SET NOEXEC ON

Andy Kelly shows how to prevent part of a script from running:

 

If we were to hit F5 (or however you execute your TSQL statements in SSMS) without highlighting any statement(s) they would all be executed, one batch after the other. Even if one batch were to fail or we had a THROW in that batch it would fail at that point but execution would continue immediately after the next GO until the end. This is where SET NOEXEC ON comes into play. If I add that at the beginning of the script all succeeding code would not be executed. The statements would only be compiled and not actually run. It would look like this:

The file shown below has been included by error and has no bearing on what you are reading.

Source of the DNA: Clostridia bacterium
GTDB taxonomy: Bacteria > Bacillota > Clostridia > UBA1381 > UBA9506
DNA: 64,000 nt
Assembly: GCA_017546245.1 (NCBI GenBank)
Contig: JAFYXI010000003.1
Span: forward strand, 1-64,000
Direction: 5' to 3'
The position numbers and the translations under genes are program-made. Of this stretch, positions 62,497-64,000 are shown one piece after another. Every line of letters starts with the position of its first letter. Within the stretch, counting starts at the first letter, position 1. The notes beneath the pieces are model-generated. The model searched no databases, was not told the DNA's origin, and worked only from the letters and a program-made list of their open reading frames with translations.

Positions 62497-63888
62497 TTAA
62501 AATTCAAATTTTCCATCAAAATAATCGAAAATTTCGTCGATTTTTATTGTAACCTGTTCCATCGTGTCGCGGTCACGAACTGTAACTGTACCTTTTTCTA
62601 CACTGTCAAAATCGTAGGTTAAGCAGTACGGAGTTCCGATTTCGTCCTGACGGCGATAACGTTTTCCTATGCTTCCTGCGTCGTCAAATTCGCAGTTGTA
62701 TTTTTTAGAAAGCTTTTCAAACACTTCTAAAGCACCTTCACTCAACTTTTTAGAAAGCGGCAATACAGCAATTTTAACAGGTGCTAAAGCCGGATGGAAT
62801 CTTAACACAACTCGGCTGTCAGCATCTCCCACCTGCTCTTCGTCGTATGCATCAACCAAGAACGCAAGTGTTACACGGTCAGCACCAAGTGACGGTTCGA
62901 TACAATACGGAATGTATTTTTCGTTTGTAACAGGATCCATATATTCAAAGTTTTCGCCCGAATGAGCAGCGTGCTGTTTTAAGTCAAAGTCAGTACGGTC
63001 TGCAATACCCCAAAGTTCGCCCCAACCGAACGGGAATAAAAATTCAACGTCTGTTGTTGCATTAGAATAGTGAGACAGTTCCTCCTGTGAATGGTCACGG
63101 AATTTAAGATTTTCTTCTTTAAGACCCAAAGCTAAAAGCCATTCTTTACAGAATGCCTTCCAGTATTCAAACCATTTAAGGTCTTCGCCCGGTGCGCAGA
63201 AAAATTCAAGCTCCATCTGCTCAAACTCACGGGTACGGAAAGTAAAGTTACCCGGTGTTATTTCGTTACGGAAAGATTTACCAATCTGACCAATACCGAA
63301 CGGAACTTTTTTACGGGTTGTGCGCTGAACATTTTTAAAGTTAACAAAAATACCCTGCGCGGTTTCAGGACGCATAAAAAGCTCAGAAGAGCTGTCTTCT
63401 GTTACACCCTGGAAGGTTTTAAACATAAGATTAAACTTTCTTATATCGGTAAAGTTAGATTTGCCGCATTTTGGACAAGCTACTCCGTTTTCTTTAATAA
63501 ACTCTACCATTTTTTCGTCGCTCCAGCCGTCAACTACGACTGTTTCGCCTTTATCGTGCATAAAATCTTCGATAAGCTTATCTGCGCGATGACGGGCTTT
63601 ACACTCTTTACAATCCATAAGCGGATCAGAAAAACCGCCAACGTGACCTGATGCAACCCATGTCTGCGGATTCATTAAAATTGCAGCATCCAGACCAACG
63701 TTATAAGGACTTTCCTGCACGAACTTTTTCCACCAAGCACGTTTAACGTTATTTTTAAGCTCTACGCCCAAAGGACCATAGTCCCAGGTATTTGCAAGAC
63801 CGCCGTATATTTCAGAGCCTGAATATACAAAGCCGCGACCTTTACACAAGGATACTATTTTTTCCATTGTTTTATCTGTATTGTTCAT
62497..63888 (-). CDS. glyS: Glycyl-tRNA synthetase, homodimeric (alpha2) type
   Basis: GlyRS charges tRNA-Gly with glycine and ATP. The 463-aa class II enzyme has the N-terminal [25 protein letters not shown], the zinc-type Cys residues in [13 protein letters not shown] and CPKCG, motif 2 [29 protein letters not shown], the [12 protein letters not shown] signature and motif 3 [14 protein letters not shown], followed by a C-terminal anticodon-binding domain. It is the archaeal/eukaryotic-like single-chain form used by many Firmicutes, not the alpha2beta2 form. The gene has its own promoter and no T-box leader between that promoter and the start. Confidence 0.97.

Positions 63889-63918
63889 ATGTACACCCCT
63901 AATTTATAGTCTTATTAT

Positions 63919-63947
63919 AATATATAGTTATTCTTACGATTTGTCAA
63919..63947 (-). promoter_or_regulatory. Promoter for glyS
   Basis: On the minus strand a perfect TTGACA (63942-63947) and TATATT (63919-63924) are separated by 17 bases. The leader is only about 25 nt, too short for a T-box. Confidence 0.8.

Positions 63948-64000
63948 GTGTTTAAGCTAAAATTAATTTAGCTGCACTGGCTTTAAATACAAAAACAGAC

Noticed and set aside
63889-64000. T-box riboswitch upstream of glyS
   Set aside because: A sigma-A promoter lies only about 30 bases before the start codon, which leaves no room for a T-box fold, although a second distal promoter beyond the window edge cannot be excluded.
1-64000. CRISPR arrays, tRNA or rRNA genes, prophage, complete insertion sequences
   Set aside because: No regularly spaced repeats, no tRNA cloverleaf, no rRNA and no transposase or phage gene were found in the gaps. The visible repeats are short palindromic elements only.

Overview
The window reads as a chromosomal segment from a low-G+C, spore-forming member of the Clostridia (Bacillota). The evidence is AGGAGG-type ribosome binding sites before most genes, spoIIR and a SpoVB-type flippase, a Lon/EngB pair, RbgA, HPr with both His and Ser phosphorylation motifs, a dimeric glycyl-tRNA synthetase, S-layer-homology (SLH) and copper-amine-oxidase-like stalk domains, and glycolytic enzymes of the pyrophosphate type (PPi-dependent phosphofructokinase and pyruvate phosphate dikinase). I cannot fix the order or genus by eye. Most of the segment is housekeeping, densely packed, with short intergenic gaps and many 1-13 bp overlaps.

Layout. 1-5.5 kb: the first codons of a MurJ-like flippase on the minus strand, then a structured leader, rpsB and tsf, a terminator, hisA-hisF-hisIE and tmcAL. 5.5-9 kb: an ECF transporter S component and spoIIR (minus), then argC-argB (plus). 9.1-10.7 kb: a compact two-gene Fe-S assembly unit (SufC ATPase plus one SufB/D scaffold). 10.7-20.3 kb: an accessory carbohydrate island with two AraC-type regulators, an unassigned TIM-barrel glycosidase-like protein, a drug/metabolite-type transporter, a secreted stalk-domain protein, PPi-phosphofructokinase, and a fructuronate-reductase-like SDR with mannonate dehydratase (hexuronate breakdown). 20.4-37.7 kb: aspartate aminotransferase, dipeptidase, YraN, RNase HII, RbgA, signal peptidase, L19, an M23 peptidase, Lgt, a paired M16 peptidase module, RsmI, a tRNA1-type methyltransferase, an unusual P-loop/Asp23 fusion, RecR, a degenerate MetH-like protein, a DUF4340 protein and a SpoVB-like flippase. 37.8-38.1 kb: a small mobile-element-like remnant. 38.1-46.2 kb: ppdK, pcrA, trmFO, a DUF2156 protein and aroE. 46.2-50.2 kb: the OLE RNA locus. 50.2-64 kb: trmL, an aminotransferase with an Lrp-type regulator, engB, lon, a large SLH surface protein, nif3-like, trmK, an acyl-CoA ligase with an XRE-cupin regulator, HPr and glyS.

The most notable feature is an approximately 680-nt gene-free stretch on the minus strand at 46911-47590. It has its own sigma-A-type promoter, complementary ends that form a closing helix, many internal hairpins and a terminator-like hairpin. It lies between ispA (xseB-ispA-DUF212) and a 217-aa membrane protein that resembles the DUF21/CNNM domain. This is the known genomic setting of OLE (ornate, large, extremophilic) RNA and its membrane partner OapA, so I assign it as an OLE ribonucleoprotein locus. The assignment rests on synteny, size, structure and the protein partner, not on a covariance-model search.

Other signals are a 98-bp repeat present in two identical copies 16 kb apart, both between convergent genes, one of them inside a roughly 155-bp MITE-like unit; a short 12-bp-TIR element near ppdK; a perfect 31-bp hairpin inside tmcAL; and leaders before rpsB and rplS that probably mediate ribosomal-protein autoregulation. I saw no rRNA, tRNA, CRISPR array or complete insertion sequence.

SET NOEXEC ON;

PRINT ‘Got Here 1’ ;
GO
PRINT ‘Got Here 2’ ;
GO
PRINT ‘Got Here 3’ ;
GO
PRINT ‘Got Here 4’ ;
GO

This is a useful “accidental F5” protection: ¬†you can put it at the top of your long script to keep from running the whole thing at once.

Related Posts

Fisher’s Exact Test

Mala Mahadevan explains Fisher’s Exact Test and provides examples in T-SQL and R: The decision rule in two sample tests of hypothesis depends on three factors : 1 Whether the test is upper, lower or two tailed (meaning the comparison is greater, lesser or both sides of gender and speaker count) 2 The level of […]

Read More

Generating Comma-Delimited Strings

Shane O’Neill has a good reason to upgrade to SQL Server 2017, which is not having to deal with FOR XML PATH hacks anymore: Commas are all the rage nowadays: There are a fair number of questions nowadays about returning data from a database in a comma separated string. Sure the application should probably do […]

Read More

Categories

February 2017
MTWTFSS
« Jan Mar »
 12345
6789101112
13141516171819
20212223242526
2728